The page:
Crummer Alumni Lead Disinfectant Company Through Surging Volume Amidst COVID-19 Pandemic
Decontamination Technology Company AeroClave, founded by Dr. Ronald Brown `86MBA with the commercial sales division headed up by Mike Quinoy `13MBA is experiencing its busiest time in company history.
“It’s been the craziest seven or eight weeks of my life,” said Mike Quinoy.
Quinoy, the VP of Commercial Sales for AeroClave, a Winter Park based company that manufactures large-scale decontamination solutions, says the company’s sales have quadrupled since news of the COVID-19 pandemic spread.
Born out of the SARS epidemic in 2003, AeroClave was founded by Dr. Ronald Brown `86MBA, who was the then medical director of Seminole County.
“At the time, the Sanford airport was the receiving airport for infectious airplanes coming to Orlando. They had plans for the people, equipment and airport, but no plans for the plane,” said Quinoy.
Dr. Brown theorized that a technology could be created that would disinfect the planes.
For years AeroClave solely provided aircraft decontamination technology—a 53-foot decontamination device that would fully disinfect the cabin of an airplane via a disinfectant fog. The results AeroClave produced for its clients had everyone from fire departments to Florida Governor Jeb Bush wondering if AeroClave could produce a smaller disinfectant technology.
“We took the technology, miniaturized it, made it simple and easy to use,” said Quinoy. “It’s now the size of a suitcase that you can throw in the back of a truck, to decontaminate any ambulance, fire truck, etc.”
When COVID-19 Hit
In the months leading up to COVID-19 breaking onto U.S. soil, Quinoy and team at AeroClave were having internal conversations, mostly high-level discussions on what-ifs if COVID-19 were to come to the U.S.
“At that time, we thought we might see some uptick in interest and business in AeroClave products, but I don’t think any of us realized what was coming,” said Quinoy.
Around Valentine’s Day, AeroClave starting fielding calls from prospective customers, but the conversations were mostly about learning more about the AeroClave product, just in case things got more serious.
The floodgates opened a couple of weeks later in early March.
The phone calls went from mere interest in AeroClave technology to prospective customers saying they had confirmed cases of COVID-19 and needed the equipment as soon as possible.
“You could really track the news headlines and where we would receive calls from,” said Quinoy. “When New York started seeing an uptick in cases, we were fielding calls from New York all day.”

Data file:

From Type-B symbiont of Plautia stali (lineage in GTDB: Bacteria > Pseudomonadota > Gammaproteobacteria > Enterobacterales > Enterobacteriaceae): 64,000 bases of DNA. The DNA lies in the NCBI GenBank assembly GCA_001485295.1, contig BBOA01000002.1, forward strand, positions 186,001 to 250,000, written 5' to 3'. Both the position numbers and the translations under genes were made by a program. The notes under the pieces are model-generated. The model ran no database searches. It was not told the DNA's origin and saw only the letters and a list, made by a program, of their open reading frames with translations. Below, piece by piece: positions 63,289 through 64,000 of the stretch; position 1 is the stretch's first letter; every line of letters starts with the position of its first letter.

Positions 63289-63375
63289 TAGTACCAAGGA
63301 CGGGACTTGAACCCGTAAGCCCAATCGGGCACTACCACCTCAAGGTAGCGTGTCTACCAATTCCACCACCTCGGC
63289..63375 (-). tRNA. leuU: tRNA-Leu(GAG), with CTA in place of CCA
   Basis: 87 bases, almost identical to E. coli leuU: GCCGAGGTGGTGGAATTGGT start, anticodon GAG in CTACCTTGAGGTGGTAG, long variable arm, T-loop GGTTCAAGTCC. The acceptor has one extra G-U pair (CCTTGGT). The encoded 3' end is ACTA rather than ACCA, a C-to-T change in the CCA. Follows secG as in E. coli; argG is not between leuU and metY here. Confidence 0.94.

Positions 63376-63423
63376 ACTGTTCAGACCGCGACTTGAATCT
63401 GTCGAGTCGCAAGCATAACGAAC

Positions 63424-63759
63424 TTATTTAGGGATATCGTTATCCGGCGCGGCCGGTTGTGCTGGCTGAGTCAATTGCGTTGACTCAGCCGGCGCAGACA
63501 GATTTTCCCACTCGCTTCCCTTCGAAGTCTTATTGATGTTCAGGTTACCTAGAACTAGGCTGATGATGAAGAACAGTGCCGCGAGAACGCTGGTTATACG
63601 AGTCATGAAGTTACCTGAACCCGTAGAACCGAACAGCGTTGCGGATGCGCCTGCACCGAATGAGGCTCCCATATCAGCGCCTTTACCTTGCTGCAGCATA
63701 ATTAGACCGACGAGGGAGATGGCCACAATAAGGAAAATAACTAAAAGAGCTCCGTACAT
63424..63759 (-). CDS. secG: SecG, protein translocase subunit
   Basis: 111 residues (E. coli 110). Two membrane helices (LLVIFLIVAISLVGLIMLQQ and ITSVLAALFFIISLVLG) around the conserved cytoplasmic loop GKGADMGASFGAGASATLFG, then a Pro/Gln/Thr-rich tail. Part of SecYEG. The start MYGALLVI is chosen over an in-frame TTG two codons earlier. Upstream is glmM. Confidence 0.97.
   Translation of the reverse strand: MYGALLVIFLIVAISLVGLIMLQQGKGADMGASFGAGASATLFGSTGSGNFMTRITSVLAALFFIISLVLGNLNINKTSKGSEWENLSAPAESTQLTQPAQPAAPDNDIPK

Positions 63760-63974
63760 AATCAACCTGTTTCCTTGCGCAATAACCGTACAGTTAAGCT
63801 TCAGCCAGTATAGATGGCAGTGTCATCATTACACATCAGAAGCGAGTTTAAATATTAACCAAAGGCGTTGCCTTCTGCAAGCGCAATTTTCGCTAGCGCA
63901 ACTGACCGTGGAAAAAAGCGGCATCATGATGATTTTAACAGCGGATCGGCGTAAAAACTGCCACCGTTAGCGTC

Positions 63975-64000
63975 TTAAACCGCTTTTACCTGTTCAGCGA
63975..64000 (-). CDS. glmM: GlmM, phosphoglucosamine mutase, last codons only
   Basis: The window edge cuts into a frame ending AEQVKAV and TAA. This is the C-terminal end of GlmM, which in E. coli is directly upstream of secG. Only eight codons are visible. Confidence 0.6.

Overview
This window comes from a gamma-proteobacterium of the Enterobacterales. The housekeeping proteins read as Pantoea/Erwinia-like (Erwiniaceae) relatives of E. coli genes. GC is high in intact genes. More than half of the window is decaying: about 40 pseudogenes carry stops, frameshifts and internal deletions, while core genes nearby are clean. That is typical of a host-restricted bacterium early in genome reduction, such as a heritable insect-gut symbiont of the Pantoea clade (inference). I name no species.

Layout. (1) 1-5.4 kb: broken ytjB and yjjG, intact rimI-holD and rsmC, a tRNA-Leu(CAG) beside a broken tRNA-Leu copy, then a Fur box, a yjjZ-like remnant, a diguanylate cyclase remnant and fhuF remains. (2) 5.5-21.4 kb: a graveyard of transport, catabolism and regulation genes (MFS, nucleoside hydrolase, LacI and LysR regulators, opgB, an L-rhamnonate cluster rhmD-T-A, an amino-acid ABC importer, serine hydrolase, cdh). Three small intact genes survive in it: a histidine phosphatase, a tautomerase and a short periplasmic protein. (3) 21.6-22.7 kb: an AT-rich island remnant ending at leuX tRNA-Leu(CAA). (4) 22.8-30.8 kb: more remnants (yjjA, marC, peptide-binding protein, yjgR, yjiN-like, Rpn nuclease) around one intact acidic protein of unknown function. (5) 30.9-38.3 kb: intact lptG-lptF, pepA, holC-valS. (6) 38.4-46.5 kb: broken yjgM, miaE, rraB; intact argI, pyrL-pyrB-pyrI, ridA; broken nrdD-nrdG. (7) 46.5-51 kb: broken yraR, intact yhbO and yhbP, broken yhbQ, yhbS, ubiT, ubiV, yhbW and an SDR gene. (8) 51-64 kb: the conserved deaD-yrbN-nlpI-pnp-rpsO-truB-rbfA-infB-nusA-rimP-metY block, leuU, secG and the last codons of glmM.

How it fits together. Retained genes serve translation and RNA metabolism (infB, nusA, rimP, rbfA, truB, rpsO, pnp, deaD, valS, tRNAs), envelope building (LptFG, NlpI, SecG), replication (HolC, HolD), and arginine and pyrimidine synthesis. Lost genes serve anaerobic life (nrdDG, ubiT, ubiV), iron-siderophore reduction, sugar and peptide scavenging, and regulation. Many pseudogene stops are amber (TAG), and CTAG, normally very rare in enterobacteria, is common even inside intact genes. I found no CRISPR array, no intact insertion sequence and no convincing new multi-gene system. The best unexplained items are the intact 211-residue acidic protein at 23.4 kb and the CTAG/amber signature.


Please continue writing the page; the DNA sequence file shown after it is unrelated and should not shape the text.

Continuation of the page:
By the last weekend of March, a crescendo was reached, with AeroClave fielding calls from industries they’ve never worked with before. Private aviation, property management, real estate agents and more were all interested in AeroClave.
The New Normal
Not surprisingly, Quinoy and the AeroClave team haven’t had the chance to reflect much on what this means for business going forward.
“Obviously, we are going to have to change our business model,” said Quinoy.
One thing is for certain though.
“This is going to change the game for us and the industry as a whole,” he said.
A company that once worked mostly with aircrafts and health services is going to start doing business with industries like food safety, hotels, rental car agencies and more.
“This industry as a whole is going to be more widespread,” said Quinoy. “In the next year, you will not book a hotel room without discussing decontamination or disinfection. Same thing with rental cars, booking a flight and restaurant chains.”
How exactly will AeroClave grow?
Right now, Quinoy says the company doesn’t have a marketing team, which will have to change. Internally, their supply chain process will need to speed up, as they will be easily producing double of the number of units in order to meet market demands.
“Our small core group of people have been able to tackle every challenge so far,” he said.
The Crummer Difference
Quinoy started at AeroClave in 2010, and then enrolled in the PMBA program shortly after.
“In my infancy here at AeroClave, I was able to take lessons learned at night in my PMBA class and apply them at my job the next morning, which was fantastic,” he said.
His time spent at Crummer is described as a “live-fire” environment, learning business concepts in class and then having the opportunity to test them at an upstart company like AeroClave.
“Crummer enabled me to have a lot of confidence that most 24-year-olds would not have, to take these ideas and lessons and put them into play like I have,” said Quinoy. “It really helped me mature and fast-tracked my maturation.”
Less than a decade later, when a global pandemic hit and AeroClave was thrust into the spotlight, his confidence gained from Crummer enabled him to navigate through the craziest time of his professional life.